From an interview with Chandra Quinlan for Aloha Magazine

Like many artists, Richard Obenchain’s love for art began early. He was sketching at age four and paintings with oils by the time he was twelve. Yet, although art was in his bloodline – through his father and great-grand uncle Willis Berry, a “semi famous” Midwestern itinerant painter in the nineteenth century – life as a professional artist had never been a realistic option for him. “I was never really encouraged to pursue art,” Obenchain explains. “Besides, art was not allowed as a major for my Navy ROTC scholarship. And, since my family’s makeup of engineers, architecture was sort of a compromise.”

Born in Brooklyn, New York in 1944, Obenchain’s family moved to Pennsylvania in the 1950s. Upon his graduation from Upper Saint Clair High School, Obenchain attended the University of Kansas, where he received his bachelor’s degree in architecture with a minor in botany in 1967. While he was still in school, the Navy sent Obenchain on summer cruises, and Hilo (where he resided after moving to Hawaii in 1988) became his preferred port of call. “I loved it,” he says. “Consequently, I started going there every year on vacation, and finally it got to a point where I never went to any of the other islands. It seemed like a place where time had stopped, and I always sort of fantasized about living there but never thought it was possible.”

Upon graduation, Obenchain served in Vietnam as a navigator on the USS Kannebec and as an advisor to the South Vietnamese Navy. He recalls, “It basically was raising pigs and chickens in a self-help program for the Vietnamese.” By 1971, Obenchain’s military duties were fulfilled and he settled in California, working as an architect for a firm in Palo Alto. After less than two years, however, he ventured out on his own, doing architectural renderings and illustrations. “It paid very well. I only had to work one week per month, and it was probably during that time that I started having enough time to devote to painting and to take it seriously,” he says.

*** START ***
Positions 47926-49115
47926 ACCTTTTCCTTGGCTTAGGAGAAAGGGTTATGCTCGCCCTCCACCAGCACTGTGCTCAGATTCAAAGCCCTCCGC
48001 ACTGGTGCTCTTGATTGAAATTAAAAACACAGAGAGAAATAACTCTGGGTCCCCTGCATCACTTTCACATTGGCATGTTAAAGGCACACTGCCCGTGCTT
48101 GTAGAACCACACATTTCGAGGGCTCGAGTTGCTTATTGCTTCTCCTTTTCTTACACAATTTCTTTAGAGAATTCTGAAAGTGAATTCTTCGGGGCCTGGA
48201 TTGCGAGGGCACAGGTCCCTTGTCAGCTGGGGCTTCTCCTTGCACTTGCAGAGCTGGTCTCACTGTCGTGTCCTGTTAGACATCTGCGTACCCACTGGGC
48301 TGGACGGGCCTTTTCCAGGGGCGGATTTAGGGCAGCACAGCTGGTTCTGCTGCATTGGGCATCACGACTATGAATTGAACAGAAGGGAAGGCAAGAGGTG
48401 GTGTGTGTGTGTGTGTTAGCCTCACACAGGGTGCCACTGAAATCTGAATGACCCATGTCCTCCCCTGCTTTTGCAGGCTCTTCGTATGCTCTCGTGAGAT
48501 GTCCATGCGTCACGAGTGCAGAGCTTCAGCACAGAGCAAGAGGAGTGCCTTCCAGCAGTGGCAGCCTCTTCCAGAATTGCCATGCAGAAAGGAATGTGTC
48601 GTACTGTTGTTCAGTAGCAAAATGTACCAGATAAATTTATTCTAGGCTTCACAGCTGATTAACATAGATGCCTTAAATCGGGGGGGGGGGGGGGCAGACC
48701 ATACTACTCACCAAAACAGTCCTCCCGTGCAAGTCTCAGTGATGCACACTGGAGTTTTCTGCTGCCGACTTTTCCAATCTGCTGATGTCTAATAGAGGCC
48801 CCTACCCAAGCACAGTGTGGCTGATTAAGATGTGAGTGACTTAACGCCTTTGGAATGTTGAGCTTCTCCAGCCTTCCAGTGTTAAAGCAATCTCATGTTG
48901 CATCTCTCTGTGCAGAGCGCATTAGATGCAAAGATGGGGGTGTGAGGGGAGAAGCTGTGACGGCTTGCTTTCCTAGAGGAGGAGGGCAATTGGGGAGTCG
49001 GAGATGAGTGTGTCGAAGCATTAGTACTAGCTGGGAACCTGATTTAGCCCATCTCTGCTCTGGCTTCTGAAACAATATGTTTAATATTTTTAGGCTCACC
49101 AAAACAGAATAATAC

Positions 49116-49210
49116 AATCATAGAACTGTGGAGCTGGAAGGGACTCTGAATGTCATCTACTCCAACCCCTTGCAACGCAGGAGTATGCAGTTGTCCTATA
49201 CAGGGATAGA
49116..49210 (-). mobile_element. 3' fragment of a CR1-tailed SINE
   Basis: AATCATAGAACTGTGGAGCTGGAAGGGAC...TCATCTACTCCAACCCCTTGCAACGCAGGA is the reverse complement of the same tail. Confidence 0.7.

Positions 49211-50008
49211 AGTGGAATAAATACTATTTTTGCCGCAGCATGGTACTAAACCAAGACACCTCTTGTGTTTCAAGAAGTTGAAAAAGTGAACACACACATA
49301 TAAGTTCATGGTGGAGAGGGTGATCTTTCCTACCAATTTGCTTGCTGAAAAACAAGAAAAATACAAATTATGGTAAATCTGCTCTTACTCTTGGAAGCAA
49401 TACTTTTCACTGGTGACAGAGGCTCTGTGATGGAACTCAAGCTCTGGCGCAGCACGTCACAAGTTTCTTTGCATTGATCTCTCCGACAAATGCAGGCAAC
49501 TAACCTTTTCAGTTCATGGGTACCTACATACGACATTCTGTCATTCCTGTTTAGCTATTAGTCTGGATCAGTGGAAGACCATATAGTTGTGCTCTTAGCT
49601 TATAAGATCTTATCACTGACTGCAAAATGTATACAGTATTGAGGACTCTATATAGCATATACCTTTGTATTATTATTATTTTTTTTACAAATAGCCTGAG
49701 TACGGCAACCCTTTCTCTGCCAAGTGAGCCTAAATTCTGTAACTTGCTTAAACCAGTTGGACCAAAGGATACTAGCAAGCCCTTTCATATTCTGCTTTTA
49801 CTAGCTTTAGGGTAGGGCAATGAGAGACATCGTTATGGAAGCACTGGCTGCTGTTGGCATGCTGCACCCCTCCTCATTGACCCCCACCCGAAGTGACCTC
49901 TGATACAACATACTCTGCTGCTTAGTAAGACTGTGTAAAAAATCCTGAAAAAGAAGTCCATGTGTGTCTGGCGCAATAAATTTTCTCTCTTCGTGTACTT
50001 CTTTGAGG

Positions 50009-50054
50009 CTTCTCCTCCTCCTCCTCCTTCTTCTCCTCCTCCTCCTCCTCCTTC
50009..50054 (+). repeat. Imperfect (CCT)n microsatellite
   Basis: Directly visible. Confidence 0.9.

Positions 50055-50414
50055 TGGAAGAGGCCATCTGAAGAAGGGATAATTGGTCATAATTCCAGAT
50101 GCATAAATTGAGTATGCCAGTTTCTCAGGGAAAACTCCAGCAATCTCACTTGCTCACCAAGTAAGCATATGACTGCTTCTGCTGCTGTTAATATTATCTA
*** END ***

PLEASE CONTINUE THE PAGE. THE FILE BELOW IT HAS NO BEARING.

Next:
He has taken it seriously enough, in fact, to have been commissioned by the Hughes Aircraft Corporation, the Bob Hope Cultural Center, and Sunset Magazine. His works can also be found in the National Tropical Botanical Garden on Kauai, the Santa Cruz Historical Museum, and numerous private collections throughout Hawaii and California. Obenchain’s works are carried at Artspace in downtown Honolulu. It is apparent that Obenchain has a true reverence for nature. “Painting is about seeing, and so what is interesting to me in nature as a painter is the visual stimulus that it gives me,” he says. “Before I came here, I was doing large-scale paintings that tended to be close-ups of plants – banyan trees as well as palm trees out of the California Desert. Since I moved here I’ve sort of stepped back.”

Obenchain’s penchant for painting oils on large canvas or wood panels best explains his lack of public exhibits. “I haven’t had any one-man shows since 1986,” he says. “I don’t make a lot of paintings every year, because the ones I do take a long time… it’s hard to stack up enough paintings to have a show. I like the idea of investing that much time in a single piece of work. There’s something to be said about putting that much energy into one painting. I’m very much into the craft of painting as well as just painting.”